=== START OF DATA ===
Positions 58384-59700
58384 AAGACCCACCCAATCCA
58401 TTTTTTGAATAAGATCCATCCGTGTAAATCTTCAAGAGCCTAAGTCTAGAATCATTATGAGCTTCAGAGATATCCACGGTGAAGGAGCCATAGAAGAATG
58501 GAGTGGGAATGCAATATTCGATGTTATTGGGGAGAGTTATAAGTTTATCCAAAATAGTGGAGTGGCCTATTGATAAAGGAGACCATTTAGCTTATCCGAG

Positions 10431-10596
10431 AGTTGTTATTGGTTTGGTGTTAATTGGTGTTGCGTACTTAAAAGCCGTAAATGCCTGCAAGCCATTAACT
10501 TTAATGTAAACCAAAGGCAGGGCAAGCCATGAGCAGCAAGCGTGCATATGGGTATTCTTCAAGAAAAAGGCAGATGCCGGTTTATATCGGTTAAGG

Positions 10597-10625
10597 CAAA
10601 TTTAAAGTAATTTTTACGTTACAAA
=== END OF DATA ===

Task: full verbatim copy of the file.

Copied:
Positions 58384-59700
58384 AAGACCCACCCAATCCA
58401 TTTTTTGAATAAGATCCATCCGTGTAAATCTTCAAGAGCCTAAGTCTAGAATCATTATGAGCTTCAGAGATATCCACGGTGAAGGAGCCATAGAAGAATG
58501 GAGTGGGAATGCAATATTCGATGTTATTGGGGAGAGTTATAAGTTTATCCAAAATAGTGGAGTGGCCTATTGATAAAGGAGACCATTTAGCTTATCCGAG

Positions 10431-10596
10431 AGTTGTTATTGGTTTGGTGTTAATTGGTGTTGCGTACTTAAAAGCCGTAAATGCCTGCAAGCCATTAACT
10501 TTAATGTAAACCAAAGGCAGGGCAAGCCATGAGCAGCAAGCGTGCATATGGGTATTCTTCAAGAAAAAGGCAGATGCCGGTTTATATCGGTTAAGG

Positions 10597-10625
10597 CAAA
10601 TTTAAAGTAATTTTTACGTTACAAA